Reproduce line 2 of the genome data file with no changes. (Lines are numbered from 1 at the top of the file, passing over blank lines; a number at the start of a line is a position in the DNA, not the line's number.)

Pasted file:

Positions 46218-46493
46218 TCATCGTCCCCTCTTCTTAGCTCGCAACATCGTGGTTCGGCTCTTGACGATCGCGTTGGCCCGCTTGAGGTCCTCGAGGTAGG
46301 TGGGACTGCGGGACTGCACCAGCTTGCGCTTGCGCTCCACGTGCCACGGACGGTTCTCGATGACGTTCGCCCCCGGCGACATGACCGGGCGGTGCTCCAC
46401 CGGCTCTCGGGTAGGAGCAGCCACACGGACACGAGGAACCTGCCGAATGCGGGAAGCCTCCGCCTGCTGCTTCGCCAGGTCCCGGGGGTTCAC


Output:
46218 TCATCGTCCCCTCTTCTTAGCTCGCAACATCGTGGTTCGGCTCTTGACGATCGCGTTGGCCCGCTTGAGGTCCTCGAGGTAGG